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Caithness News Bulletins July 2003
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|Dounreay Visitor Centre||Dounreay News||Caithness Visitor Centres, Museums Etc|
VISITORS FLOCK TO SEE NEW FAST BREEDER AT DOUNREAY
Tour guides at the Dounreay Visitor Centre know all about the fast breeder reactor programme that turned the site into a household name. But they learned quickly about a very different type of breeder when an Oystercatcher decided to nest in a flower-tub at the entrance to the centre.
The nest has been a real talking point for almost 3000 people who've walked past the flower-tub to go through the doors of the visitor centre since it opened in the Spring.
With the goodwill of visitors and vigilance of the tour guides, the nest was left undisturbed, letting two healthy chicks hatch.
Tina Wrighton, who manages the visitor centre, said: "It's been a real surprise for our visitors when they realised they were walking past the nesting site of such a beautiful bird.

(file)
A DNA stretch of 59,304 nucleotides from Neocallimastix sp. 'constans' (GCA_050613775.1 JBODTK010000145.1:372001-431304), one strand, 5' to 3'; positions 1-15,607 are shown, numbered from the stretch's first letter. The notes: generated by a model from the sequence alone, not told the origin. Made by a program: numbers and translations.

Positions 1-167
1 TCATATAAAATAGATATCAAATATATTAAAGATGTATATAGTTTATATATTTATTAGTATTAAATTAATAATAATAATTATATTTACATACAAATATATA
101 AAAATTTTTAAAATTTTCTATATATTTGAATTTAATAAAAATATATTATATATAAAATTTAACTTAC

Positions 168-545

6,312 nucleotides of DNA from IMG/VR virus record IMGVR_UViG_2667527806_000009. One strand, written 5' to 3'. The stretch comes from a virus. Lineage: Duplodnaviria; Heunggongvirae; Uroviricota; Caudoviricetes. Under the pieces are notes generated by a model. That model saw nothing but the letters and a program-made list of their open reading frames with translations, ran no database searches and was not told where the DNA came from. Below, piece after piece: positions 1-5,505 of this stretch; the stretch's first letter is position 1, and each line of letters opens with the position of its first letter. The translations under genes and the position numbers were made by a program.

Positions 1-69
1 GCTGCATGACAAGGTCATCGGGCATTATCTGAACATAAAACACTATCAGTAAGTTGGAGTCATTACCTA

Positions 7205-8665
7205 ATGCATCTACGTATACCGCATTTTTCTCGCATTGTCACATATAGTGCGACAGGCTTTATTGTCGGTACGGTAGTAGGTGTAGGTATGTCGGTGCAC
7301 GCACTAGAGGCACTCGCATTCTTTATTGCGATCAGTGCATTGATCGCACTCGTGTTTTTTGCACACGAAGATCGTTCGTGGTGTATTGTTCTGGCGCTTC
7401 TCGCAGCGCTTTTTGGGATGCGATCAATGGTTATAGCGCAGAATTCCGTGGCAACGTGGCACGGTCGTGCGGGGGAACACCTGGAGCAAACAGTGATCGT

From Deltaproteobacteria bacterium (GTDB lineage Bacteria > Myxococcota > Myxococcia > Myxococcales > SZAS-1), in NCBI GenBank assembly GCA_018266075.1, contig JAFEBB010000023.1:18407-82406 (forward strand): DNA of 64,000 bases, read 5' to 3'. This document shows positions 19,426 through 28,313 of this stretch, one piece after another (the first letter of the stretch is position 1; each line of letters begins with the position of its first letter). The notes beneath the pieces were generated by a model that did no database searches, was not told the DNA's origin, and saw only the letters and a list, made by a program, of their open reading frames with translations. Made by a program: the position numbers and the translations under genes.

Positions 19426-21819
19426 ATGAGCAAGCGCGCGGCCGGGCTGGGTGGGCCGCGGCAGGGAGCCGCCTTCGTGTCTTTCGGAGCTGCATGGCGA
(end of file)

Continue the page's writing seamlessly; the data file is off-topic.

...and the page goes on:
"The staff really took the bird and her chicks under their wing. We've had one of our busiest starts to a season for many years, with some pretty large groups such as school-children visiting the centre, and the staff went out their way to make sure the nest stayed undisturbed."
Norrie Russell, who manages the RSPB reserve at nearby Forsinard in Sutherland, said: "Oystercatchers seem to delight in selecting odd nest sites such as flat-roofed buildings. The hollowed-out tops of fence strainer posts are a big favourite in Caithness, but a flower tub in such a public place is certainly the strangest one I have come across.
"Anything that looks vaguely like a pebbly beach, which their eggs are perfectly designed to mimic, is normally attractive to them. Of all the waders they are the bold and brash brigade, with their bright plumage and orange beak and they have expanded their range enormously in the UK by colonising inland farmland and riversides in the last 50 years. Mussels and other coastal foods are in rather short supply in such areas and these intelligent birds, which can live for well over 30 years in age, have adapted to new sources of invertebrates in the grasslands".